QUESTION 1: DO WE HAVE TO MEDIATE? I FEAR IT WILL BE A WASTE OF TIME BECAUSE MY SPOUSE IS SO DIFFICULT AND UNREASONABLE WE WILL NEVER GET HIM/HER TO AGREE TO ANYTHING.
Most Judges require mediation prior to trial. They do this because statistically speaking 85% of cases settle in mediation. Sometimes instead of requiring mediation the Judge will instead limit your time at trial. For example, Judge Emily Miskel in Collin County currently allows only 1 hour per side for trial if you do not attend mediation.
QUESTION 2: WHO PAYS THE MEDIATOR?
Typically, the parties will each pay ½ of the mediator’s fees. The payment is typically made in advance or at the beginning of the day. Most mediators charge a flat fee for a half day or a whole day. If the whole day is defined as 8 hours most mediators will charge additionally hourly for anytime that exceeds the 8 hours. If the mediation concludes before the 8 hours are used there is typically not a refund made. Most mediators have a cancellation fee which increases as the date of mediation draws near.
QUESTION 3: IS IT BETTER TO MAKE THE FIRST OFFER OR TO LET THEM MAKE THE FIRST OFFER?
When you read negotiation theory there is an argument for both leading out and letting the other side lead out. Sometimes prior to mediation settlement offers have been exchanged and typically the mediator starts with the last one to receive an offer. If no offers have been exchanged typically the mediator will start with the Petitioner.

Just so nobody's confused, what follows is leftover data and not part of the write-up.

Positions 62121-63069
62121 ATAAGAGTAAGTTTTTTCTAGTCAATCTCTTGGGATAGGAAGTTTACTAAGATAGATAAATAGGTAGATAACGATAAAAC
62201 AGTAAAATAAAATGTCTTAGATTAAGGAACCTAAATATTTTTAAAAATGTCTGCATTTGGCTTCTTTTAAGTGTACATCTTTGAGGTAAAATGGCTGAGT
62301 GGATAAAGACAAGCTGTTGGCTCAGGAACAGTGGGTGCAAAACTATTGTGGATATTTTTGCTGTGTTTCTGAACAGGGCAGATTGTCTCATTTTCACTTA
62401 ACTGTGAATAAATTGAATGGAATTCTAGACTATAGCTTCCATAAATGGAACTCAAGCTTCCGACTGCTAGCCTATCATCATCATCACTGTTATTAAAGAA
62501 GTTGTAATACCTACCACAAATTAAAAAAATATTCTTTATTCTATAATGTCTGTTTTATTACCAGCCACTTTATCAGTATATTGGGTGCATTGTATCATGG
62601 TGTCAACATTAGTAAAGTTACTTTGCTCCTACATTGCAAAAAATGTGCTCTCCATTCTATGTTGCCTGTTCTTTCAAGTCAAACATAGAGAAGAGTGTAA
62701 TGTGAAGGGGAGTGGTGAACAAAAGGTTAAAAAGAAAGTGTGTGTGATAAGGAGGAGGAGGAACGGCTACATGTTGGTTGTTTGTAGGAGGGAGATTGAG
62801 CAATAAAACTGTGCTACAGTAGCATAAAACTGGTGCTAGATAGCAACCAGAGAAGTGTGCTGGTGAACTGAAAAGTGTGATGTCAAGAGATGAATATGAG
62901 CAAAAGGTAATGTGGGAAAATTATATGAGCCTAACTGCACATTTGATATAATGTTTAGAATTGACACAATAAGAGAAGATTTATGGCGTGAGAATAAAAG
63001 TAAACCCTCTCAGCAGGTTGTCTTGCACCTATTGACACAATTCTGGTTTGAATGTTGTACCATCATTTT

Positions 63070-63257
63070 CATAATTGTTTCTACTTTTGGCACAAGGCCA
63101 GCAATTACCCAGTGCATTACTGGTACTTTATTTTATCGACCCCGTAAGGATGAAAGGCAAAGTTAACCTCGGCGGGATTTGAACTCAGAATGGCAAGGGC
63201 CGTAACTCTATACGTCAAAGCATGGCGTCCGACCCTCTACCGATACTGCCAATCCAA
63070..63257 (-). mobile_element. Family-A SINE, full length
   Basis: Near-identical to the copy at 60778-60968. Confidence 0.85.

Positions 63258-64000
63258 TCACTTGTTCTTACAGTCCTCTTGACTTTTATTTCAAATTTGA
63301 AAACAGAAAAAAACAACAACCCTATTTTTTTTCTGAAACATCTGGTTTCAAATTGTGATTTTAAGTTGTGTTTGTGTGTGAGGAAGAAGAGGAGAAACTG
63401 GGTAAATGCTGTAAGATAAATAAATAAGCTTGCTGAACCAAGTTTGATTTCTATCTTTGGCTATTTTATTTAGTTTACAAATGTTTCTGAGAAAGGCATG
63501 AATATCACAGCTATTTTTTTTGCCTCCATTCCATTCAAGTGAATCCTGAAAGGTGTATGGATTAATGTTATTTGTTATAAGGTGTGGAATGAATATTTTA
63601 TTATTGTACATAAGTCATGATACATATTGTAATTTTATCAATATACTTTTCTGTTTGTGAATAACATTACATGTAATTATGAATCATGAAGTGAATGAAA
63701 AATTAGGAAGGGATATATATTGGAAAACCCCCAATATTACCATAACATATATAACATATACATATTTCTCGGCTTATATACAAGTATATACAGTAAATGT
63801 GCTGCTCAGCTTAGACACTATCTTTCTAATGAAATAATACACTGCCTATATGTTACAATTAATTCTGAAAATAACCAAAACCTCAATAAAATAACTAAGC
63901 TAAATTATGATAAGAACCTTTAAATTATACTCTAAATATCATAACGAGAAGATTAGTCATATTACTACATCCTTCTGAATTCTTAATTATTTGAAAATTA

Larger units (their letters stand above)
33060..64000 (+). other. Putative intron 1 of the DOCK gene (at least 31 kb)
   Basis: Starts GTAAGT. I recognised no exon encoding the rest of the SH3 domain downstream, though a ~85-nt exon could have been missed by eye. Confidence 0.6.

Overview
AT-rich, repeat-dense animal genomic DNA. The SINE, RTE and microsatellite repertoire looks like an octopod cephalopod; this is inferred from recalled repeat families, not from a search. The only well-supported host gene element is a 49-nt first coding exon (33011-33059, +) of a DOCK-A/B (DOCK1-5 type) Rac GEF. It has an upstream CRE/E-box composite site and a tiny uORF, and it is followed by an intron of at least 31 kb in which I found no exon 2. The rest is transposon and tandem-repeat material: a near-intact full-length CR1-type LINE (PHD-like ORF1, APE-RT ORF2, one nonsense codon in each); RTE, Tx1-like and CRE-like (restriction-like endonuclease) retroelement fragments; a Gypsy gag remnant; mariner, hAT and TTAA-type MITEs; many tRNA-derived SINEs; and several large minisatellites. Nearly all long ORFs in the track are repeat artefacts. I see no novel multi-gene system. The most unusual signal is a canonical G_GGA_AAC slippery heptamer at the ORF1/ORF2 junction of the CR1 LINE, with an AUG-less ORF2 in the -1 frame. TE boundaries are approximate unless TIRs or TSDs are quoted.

QUESTION 4: DO WE NEED AN ORDER FROM THE COURT TO MEDIATE?
No, but sometimes the Court does specifically order mediation including the time and place where it will occur, the specific mediator and how the costs of mediation will be allocated. Many mediations occur however by agreement without a court order. Some court’s have a published policy that you must mediator prior to trial or prior to receiving a trial date.
QUESTION 5: HOW DO I SELECT A MEDIATOR? ARE THERE DIFFERENCES IN MEDIATION STYLES?
If you have a lawyer then your lawyer will have mediator recommendations for you. There are different styles- some mediators are bullies and use a bullying technique to force a settlement, some mediators have a more counselor/ empathetic approach. Some mediator’s focus mainly on what will/could happen in Court and they are doing a risk/benefit assessment compared to the Court model. Some mediator’s give you a mediator’s recommendation after hearing the background and after the first offers. If you don’t have a lawyer you could ask the Court for recommendations.
She comes to you! Fill out this online form to request your mediation date!